ROMAIN FOHANNO

PRODUCER – REFINER -SENDER 

Welcome on our new company website.

We are producing shellfishes, oysters and mussels on the Guérande’s Peninsula since 2001. We are selling our products all year round on the locals markets.

You will find on this website an introduction to our company and products as well as our team and activity. You will  find further information about our products cooking recipes and much more.

Hope you will enjoy your visit on our website. If you like our website and product feel free to share it around you. 

 shellfishes oysters and mussels

We are working in the bay of Biscay in Southern Brittany. Our shellfish farming company is located in the bay of Mesquer, Pen-Bé. Conveniently located on the quayside of the small river of the “Mes” we have a quick access to our oyster and mussel farms. Our freshly picked shellfishes are cleaned and sorted before being shipped to be sold as soon as possible on the local markets.

 100% ORGANIC

Except for the larval stage hatchery all livestock phases are performed in an open environment .

All the food is provided naturally by the ocean. (plankton)

Shellfish farming helps the Water clarification as shellfishes are filtering the seawater and  promoting the development of the aquatic population.

Farmed shellfishes form reefs on which many animal and plant species thrive.

They thus contribute to increasing the biodiversity of the estuary and coastal areas

GET TO KNOW US

OUR TEAM

contacter Romain Fohanno

WHERE TO BUY

FIND US ALL YEAR ROUND ON THE LOCAL MARKETS

 Low Season (from September to June)High Season (From June to September)
MondayPiriac Sur Mer
TuesdayLa Baule Escoublac

(Avenue Lajarrige)
La Baule Escoublac

(Avenue Lajarrige)
Wednesday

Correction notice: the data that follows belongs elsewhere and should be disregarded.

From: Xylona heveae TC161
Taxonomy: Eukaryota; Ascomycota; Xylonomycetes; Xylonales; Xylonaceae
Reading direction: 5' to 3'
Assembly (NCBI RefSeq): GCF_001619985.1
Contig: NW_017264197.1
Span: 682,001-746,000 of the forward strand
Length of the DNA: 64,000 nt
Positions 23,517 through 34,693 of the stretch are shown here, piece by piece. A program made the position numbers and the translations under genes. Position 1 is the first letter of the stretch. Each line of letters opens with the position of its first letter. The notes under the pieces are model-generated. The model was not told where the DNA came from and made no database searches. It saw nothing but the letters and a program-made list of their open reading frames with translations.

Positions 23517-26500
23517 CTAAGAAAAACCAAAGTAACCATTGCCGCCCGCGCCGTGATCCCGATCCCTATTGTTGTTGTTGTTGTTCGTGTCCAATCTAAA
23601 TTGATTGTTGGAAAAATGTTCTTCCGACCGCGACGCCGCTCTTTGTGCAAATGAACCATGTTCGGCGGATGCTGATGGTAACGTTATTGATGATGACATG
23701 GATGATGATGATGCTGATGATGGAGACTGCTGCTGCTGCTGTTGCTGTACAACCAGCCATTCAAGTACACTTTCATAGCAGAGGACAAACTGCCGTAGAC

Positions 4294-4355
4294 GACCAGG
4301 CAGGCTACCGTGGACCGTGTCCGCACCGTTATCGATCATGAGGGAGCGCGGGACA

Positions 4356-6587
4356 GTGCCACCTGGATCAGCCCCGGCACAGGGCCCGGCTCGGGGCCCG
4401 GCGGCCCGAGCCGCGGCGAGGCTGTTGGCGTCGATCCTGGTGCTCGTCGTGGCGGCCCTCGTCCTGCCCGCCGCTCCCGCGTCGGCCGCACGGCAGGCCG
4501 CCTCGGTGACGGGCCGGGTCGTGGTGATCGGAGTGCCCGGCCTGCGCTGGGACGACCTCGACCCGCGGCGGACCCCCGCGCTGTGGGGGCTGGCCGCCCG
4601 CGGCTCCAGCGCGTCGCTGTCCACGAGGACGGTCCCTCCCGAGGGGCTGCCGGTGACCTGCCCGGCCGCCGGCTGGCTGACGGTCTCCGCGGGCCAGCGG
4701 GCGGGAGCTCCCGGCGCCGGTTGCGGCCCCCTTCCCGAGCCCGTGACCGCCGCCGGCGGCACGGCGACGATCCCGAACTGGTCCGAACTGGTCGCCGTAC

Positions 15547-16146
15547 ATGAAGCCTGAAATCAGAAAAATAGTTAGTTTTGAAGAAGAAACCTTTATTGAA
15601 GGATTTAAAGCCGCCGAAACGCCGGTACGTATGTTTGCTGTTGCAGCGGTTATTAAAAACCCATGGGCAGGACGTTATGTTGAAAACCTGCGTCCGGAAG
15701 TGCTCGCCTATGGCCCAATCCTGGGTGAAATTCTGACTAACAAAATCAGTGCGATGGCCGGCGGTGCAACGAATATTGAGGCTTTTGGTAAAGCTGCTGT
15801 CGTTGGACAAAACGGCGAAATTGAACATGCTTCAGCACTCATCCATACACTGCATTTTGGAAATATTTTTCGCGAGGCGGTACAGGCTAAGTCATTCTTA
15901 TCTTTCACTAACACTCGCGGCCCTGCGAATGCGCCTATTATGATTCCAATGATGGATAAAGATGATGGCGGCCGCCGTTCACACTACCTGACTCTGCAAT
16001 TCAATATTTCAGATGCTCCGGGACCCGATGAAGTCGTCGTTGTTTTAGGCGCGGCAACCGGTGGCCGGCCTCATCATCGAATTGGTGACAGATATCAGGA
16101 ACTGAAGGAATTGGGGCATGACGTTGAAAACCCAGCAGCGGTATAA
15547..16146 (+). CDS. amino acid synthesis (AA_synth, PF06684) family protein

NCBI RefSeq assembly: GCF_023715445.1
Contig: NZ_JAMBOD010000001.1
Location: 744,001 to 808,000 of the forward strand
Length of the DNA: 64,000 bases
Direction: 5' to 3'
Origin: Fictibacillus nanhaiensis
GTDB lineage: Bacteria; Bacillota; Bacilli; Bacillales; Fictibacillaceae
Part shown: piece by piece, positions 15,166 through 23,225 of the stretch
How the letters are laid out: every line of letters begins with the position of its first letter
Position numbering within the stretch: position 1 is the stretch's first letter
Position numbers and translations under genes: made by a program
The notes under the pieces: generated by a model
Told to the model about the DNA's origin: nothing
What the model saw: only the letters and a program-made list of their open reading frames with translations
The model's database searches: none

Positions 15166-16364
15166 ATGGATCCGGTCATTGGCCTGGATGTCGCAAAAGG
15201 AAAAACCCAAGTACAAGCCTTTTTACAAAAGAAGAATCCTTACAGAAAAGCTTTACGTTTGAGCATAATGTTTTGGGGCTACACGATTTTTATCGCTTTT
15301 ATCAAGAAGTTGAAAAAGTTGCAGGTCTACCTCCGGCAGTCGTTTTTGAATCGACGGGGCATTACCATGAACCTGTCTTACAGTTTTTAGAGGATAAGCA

ThursdayLa Baule Escoublac (Av. Lajarrige)
Friday
SaturdayLa Baule Escoublac

(Avenue Lajarrige)

Piriac Sur Mer
Le matin : La Baule Escoublac (Av. Lajarrige)
Piriac Sur Mer
Le Soir (17h-19h) : Guenrouët
SundayLa Turballe / Guenrouët / PlesséMesquer / La Turballe

OUR COMPANY

LOCATED ON THE BAY OF BISCAY  BETWEEN MESQUER AND PENESTIN

OYSTERS

The oyster is a real treasure !

Not only for its richness and variety but also because it is a complete food , tonic, rich in quality protein , abundant in vitamins and minerals , and light ! 70 calories to about 12 oysters !

Between the Bay of Douarnenez and the estuary of the Loire, southern Brittany  is a region privileged for breeding shellfish: oysters, mussels, cockles and clams.

In Southern Brittany, we can find different kind of oysters:

  • Oysters of the Aven-Belon soft and slightly sweet,
  • The Ria-d’Etel iodine and leading marine flavor,
  • The oysters of Quiberon Bay complex and varied flavors,
  • The Gulf of Morbihan with subtle flavors of seaweed,
  • The Penerf the abundant and firm flesh,
  • The iodine Croisicaises with a nutty aroma.

The oysters are the most widespread and most consumed in our coastal waters .

In France, as in most of the world, marketed oyster Crassostrea gigas is native from the Pacific Northwest.

It was introduced in France in the 1970s after the demise of Crassostrea angulata, also called Portuguese oyster, which was very present in France before being fully disseminated by a lightning disease.

The Crassostrea gigas is  bred in the Arcachon basin and on the Atlantic coast.

There are oysters along the shoreline and preferably close to a river mouth or estuary.

FLAT  OYTERS

The flat oyster, Ostrea edulis, oysters were the only known in France until the last century. Now considered the most rare, they are high in Britain as the Belon. The flat oyster, unlike oysters, prefers deeper waters.

THE BOUCHOT MUSSELS

FROM THE BAY OF MESQUER PEN-BÉ